You know that restaurant that you like, that you always go back to over and over? That’s sort of like my tester for the week.
The 2016 Honda Accord never disappoints. Perhaps that’s why it’s a top-selling vehicle. Few vehicles resonate so broadly as the Accord. It’s hard being all things to all people, but the Accord comes close. It’s a great family vehicle. It’s a great commuter car. And it’s a car that’s going to hold up over time, both in repairs and in its conservative, but timeless looks.
For 2016, the Accord receives some minor facelifts. Just as your favorite restaurant may add a new menu item or adjust their weekly specials, so too is the Accord continually trying to maintain its status within the ultra-competitive midsize car segment.
From a cosmetic standpoint, the Accord maintains most of its handsome, conservative appearance. When you see this Accord you’ll notice subtle differences in the front and rear fascia, as well as a slightly different grille. These changes aren’t drastic by any stretch, but they give it a refreshed look. Like when the restaurant tweaks your favorite recipe and makes that much better. The most significant improvement for the appearance of the Accord is the addition of LED tail lights.
Inside, Honda adds one of my favorite new technology features – Apple Car Play. Don’t worry Android users, there’s also Android Auto for those on that platform. Displayed on the 7-inch touchscreen and connected via USB port, the Car Play integrates seamlessly with your IPhone. There are plenty of apps that integrate with it and it will even read your text messages to you. The touchscreen can be slow to respond when hitting certain buttons but otherwise this infotainment system is solid.
The rest of the interior is as you expect an Accord to be. Just as you have your favorite booth at your favorite restaurant, the Accord’s interior is comfortable. The Honda engineers have always paid special attention to cabin space and seat angles to offer the utmost in space and comfort for all passengers. With the 2016 Accord, they once again achieve this goal.
Cargo room is improved for most trims as Honda adds a 60/40 split to most of the Accord trims. The trunk has a capacity of 15.8 cubic feet.
The Accord has two engines, the more popular four cylinder and a more-powerful V6. My tester had the Honda Earth Dreams (where do they come up with these names?) six-cylinder 3.5-liter engine. This engine makes an impressive 278 horsepower, which when compared to the 185 hp in the four-cylinder engine totally changes the way the more powerful Accord drives. Plus, and this is significant, the V6 engine comes with a six-speed automatic transmission, as opposed to a continuously variable transmission (CVT) in the four-cylinder engine. I’d like to see the next upgrade come by offering an eight or nine-speed transmission, but at least it wasn’t a CVT, which never impresses.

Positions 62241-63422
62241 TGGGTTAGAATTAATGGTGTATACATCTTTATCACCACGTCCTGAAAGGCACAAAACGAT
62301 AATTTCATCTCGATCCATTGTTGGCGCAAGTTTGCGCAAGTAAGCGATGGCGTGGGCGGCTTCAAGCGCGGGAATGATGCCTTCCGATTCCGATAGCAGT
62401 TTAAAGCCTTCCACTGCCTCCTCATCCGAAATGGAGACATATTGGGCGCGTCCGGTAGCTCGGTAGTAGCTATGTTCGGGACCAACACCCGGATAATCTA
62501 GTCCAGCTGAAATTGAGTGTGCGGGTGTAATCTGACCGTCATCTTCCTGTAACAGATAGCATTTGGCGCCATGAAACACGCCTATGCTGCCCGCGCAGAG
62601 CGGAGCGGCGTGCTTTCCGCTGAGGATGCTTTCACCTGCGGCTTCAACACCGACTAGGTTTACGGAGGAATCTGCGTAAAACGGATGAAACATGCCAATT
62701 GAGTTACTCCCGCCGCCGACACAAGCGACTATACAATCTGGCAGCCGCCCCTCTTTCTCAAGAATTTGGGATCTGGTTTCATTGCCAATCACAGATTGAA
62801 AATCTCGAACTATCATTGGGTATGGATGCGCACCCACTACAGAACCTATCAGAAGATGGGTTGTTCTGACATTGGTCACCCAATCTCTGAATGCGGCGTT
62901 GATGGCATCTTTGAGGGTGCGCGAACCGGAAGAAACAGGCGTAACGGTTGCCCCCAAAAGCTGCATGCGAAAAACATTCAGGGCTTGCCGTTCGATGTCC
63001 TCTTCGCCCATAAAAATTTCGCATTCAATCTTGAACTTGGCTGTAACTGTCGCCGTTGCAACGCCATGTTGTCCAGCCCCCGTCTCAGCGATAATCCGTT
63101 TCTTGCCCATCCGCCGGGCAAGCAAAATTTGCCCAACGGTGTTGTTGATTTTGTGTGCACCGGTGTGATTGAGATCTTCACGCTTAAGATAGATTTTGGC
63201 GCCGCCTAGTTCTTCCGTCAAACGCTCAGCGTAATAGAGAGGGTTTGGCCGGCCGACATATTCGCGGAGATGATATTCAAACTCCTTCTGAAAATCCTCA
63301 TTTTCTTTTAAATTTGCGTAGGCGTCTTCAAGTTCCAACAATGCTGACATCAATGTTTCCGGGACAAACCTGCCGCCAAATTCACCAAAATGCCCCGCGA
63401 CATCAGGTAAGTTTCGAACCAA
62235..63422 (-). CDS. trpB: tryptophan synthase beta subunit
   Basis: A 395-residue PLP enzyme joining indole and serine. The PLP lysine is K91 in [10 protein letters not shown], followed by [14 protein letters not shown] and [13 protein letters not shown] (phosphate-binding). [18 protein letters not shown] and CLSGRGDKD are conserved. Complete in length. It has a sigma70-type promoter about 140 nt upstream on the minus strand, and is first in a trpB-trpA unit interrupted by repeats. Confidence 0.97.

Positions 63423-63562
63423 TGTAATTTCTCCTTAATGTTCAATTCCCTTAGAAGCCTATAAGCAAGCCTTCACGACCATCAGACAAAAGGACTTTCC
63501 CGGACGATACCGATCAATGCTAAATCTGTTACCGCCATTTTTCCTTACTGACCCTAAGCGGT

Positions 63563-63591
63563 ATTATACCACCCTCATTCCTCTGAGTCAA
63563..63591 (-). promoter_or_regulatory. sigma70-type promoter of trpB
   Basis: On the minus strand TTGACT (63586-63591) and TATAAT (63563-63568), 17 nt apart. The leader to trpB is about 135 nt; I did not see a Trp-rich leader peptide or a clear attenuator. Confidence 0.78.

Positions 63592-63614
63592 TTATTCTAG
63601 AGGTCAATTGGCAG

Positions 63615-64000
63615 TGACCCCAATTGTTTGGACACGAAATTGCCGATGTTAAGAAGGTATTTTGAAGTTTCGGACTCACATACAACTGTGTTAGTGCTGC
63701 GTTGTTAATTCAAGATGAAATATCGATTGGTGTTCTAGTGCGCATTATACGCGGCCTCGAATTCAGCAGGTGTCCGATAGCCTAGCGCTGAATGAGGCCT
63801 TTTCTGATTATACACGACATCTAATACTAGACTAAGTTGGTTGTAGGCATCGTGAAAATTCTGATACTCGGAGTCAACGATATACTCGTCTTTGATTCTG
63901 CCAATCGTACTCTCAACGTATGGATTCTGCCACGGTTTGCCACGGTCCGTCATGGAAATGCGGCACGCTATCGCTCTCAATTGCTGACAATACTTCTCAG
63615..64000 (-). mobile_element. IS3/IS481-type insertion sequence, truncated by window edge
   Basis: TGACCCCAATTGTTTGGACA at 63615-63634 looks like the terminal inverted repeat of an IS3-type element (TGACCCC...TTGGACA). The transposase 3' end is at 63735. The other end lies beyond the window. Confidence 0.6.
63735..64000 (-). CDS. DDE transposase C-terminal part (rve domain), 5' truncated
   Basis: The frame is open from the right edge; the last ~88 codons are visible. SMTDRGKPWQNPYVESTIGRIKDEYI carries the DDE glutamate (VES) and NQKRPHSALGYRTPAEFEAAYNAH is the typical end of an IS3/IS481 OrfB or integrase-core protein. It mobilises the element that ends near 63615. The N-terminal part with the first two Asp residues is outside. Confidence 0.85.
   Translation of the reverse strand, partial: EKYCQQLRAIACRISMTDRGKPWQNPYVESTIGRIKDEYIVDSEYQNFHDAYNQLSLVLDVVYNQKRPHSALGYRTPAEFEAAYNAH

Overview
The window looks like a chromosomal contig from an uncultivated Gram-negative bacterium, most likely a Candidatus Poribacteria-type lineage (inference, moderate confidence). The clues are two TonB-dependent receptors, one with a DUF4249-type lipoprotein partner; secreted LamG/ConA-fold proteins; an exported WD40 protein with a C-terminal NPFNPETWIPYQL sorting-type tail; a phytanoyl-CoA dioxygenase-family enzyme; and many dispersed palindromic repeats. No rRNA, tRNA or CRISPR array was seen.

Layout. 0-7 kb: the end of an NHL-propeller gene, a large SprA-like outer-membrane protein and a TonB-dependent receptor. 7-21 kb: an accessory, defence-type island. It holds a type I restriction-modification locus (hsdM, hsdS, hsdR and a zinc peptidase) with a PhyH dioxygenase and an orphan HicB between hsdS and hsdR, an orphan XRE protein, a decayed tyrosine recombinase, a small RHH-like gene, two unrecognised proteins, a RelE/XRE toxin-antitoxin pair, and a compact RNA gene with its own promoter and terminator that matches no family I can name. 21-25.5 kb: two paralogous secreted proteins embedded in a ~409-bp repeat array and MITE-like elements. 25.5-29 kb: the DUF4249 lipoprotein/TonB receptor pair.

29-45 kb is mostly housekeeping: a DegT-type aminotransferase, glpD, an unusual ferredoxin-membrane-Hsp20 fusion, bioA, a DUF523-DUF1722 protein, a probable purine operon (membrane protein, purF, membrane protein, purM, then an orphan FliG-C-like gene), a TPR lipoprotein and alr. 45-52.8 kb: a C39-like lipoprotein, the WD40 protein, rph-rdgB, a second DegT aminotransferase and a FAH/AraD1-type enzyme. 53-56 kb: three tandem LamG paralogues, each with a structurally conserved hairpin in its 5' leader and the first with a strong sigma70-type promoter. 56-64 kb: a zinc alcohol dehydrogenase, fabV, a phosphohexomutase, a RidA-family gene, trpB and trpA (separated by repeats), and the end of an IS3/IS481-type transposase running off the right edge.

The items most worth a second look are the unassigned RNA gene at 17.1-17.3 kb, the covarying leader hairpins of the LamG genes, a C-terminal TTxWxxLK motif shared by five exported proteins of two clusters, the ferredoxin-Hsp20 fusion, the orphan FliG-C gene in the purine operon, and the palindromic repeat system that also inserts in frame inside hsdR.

Honda adds new road-sensing technology to the Accord with their Honda Sensing Package. With this you get a collision avoidance system, adaptive cruise control, lane departure warning, road departure mitigation system and a forward collision warning system. All of this mean more safety, and more autonomous features to assist the driver.
Even Accords that don’t have the Honda Sensing Package still get a blind-spot monitoring system with Honda’s LaneWatch which has a camera mounted under the passenger-side mirror to display what is in your blind spot on the infotainment screen. This is somewhat gimmicky, but is a standard feature for all trims.
Trims / Pricing
There are six total trims, and two various models, including a coupe and a sedan. The four-cylinder engine has four trims, while the V6 comes with two more trims, EX-L and Touring. My tester was the top-of-the-line Touring trim, which comes with extra features like the aforementioned Honda Sensing system as well as 19-inch wheels, automatic wipers, rear spoiler (which really jazzes up the exterior), and an advanced navigation system.
Base model, four-cylinder Accords can be had for around $23,000. However, with several trims and variants, pricing the Accord can be difficult. My tester had an MSRP of $35,400. Several fantastic features are included in the Touring trim, but you can also price and pick and choose certain options on lower trims.
For fuel economy, the four-cylinder engine has a rating of 26 mpg/city and 35 mpg/highway. My tester, with the bigger V6 engine and the six-speed automatic transmission, has an EPA rating of 21 mpg/city and 34 mpg/highway. In a week’s worth of driving, I averaged 28 mpg. For those wanting to get over that magical 30 number, opt for the smaller and slower engine.
Honda has a recipe for success with the Accord. It sells well, and has broad appeal. For 2016, Honda continues to tweak and improve this recipe. It’s no wonder so many keep coming back to the Accord.
2016 Honda Accord Touring
Price/As tested price……………………….. $35,400/$35,400
Mileage…………………………………… 21 mpg/city; 34 mpg/hwy
Engine……………………………………… 3.5-liter V6
Horsepower…………………………… 278 hp/252 lbs./ft.
Drive Wheels…………………………… Front-wheel drive
Final Assembly Point…………………….. Marysville, Ohio